After adjustment for patient characteristics, there was substantial regional variation in brand-name use within each of the four drug groups in both systems (Figure 1). In Medicare, the percent using any brand-name oral hypoglycemics ranged from 25.1% in the 5th percentile to 42.4% in the 95th percentile of HRRs; in VA, the range from 5th to 95th percentile was 5.1%–21.9%. Similarly, in Medicare, HRR-level use of any insulin analogues ranged from 68.3%–85.4%, compared to a range of 10.6%–46.9% in the VA. Similar regional variation was evident for statins (range 41.0%–58.3% for Medicare and 6.2%–38.2% for VA) and ACE/ARBs (range 31.1–51.1 for Medicare and 12.7%–31.0% for VA) (Figure 1). In each drug group, the HRR at the 95th percentile of brand-name use in VA had lower rates of brand-name use than the HRR at the 5th percentile in Medicare.
Use of brand-name drugs was greater in Medicare than VA in 298 of 306 HRRs, but there was substantial variation in these differences (Figure 2). Most notably, in 3 HRRs the proportion of patients using brand-name statins was >10 percentage points higher in VA than in Medicare. These outlier HRRs were geographically clustered in a small area of the country within one VA regional network.
Use of multisource drugs (medications available in both brand and generic forms) was substantially higher in VA than in Medicare (92.2% vs. 77.4% of all prescriptions for oral hypoglycemics, 89.8% vs. 54.7% for statins, and 80.2% vs. 64.9% for ACE/ARBs) (Table 2). However, for the most common multisource drugs, prescriptions were dispensed primarily as generics in both Medicare and VA.
Table 3 shows the per-capita volume of prescriptions filled among users of each medication group, which was slightly lower in Medicare than in VA, whereas per capita drug costs were substantially higher. Across the four drug groups, drug spending in stand-alone Part D would have been $1.4 billion less (39%) in 2008 if brand-name use had resembled that of VA, keeping volume and price unchanged (savings of $589 million for oral hypoglycemics, $189 million for insulins, $404 million for statins, and $183 million for ACE/ARBs) (Figure 3). Conversely, spending in VA (where prices are substantially lower) would have increased by $108 million (57%) if patients used brand-name drugs at the same rate as in Medicare.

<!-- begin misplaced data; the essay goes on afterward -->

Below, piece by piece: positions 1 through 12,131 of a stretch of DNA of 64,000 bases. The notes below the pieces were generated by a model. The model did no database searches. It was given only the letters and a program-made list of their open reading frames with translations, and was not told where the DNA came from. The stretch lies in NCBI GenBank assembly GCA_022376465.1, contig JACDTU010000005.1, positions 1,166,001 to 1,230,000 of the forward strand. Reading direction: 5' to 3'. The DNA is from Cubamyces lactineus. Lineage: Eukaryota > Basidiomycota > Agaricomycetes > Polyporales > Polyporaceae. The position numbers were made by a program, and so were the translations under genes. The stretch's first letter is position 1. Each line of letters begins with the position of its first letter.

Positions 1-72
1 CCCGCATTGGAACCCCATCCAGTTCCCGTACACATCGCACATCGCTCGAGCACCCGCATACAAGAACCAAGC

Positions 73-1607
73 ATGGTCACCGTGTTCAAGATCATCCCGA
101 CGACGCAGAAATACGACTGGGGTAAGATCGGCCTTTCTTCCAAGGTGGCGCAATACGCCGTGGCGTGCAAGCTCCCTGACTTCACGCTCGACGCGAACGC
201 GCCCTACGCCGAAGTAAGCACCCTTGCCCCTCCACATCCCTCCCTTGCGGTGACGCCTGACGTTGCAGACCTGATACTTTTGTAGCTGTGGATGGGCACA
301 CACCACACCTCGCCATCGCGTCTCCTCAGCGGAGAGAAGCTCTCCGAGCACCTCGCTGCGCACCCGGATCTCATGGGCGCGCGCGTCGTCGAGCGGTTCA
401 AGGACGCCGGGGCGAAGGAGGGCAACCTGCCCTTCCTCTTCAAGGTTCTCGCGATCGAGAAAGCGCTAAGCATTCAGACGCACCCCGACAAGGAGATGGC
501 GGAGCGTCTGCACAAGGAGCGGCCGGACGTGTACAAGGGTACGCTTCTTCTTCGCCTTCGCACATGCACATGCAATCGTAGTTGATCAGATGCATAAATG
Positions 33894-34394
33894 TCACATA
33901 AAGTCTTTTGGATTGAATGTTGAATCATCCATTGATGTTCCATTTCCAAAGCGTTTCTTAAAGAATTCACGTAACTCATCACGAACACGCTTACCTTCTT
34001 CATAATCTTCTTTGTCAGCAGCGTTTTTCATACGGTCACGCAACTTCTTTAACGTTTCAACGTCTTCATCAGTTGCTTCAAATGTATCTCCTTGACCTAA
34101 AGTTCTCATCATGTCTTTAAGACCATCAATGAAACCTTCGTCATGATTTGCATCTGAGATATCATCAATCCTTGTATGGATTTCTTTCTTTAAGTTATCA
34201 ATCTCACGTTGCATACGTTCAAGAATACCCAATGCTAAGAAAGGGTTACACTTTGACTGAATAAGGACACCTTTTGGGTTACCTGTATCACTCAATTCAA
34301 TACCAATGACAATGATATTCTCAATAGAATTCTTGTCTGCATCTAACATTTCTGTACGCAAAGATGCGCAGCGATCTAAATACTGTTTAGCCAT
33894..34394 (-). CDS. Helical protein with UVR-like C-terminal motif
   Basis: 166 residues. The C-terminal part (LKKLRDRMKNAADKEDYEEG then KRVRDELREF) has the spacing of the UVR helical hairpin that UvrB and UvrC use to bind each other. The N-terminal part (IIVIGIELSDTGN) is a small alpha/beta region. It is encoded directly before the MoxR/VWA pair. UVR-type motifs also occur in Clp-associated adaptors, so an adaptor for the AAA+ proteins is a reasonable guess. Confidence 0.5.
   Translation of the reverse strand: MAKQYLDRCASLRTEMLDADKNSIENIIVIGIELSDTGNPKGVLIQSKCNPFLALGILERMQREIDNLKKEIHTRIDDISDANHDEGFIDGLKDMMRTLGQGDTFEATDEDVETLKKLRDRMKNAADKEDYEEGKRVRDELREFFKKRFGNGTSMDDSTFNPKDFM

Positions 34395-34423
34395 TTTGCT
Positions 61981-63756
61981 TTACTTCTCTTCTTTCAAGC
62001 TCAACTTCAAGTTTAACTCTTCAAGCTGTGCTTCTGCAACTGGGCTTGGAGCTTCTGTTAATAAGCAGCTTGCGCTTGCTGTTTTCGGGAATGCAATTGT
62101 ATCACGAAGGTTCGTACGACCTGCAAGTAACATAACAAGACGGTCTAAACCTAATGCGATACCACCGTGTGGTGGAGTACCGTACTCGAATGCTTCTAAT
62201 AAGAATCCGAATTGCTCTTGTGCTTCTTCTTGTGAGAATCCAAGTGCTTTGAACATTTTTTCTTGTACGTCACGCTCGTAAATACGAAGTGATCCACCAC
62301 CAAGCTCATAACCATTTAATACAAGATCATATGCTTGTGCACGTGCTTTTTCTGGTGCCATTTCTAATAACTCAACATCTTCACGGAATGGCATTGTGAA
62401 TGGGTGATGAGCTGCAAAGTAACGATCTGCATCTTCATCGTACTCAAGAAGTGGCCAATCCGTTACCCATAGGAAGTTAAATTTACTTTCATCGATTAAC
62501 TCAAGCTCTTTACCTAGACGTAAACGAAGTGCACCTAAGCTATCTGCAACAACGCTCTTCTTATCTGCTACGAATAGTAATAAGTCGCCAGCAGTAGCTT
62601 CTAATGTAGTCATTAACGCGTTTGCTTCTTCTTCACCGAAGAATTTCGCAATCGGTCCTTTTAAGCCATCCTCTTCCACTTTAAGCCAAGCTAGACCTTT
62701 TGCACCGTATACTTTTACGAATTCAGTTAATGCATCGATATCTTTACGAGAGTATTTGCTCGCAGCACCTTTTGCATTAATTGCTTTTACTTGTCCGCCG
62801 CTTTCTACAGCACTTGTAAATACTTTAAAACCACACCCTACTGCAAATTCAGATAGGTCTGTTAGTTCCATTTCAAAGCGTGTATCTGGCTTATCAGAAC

Our analysis of over 1 million Medicare Part D beneficiaries with diabetes and an identically-defined cohort of older VA patients reveals stark differences in rates of brand-name medication use. Medicare beneficiaries are more than twice as likely to use brand-name drugs across four groups of commonly used medications. Had Medicare’s medication use patterns mirrored those of VA for these medications in those with diabetes alone, the program could have saved over $1 billion in 2008. Yet, we observed similarly wide regional variation in brand-name use in both systems, suggesting that non-health system factors play a major role in such variation.
Our study is the first to demonstrate the magnitude of difference in brand versus generic prescribing between Medicare and VA among a comparable population. These findings point to opportunities for improving efficiency without harming quality of care or access to effective medicines. Although we cannot determine the optimal rate of brand-name use in either system, there is no evidence to suggest the differences we report reflect underuse of brand-name drugs in VA.(29–32) In fact, VA provides a reasonable benchmark for use of generic drugs in Medicare because it performs as well or better than commercial health plans and Medicare on several measures of quality for diabetes and related conditions.(29–32)
Furthermore, there is strong evidence of comparable effectiveness of generic versus brand-name drugs in the classes we studied.(33–36) For example, generic and brand-name statins have been shown to be equally effective for clinical endpoints.(34, 36) Any indication for a more potent, brand-name statin (e.g., insufficient lipid lowering with generic statin) is unlikely to be substantially more prevalent in Medicare than in VA. Similarly, although some clinicians recommend insulin analogues to individual patients over NPH insulin because of lower rates of symptomatic nocturnal hypoglycemia, their overall effectiveness is comparable,(33) and differences in prevalence of nocturnal hypoglycemia alone are unlikely to explain why three of every four Medicare patients on insulin use an analogue vs. one of four VA patients.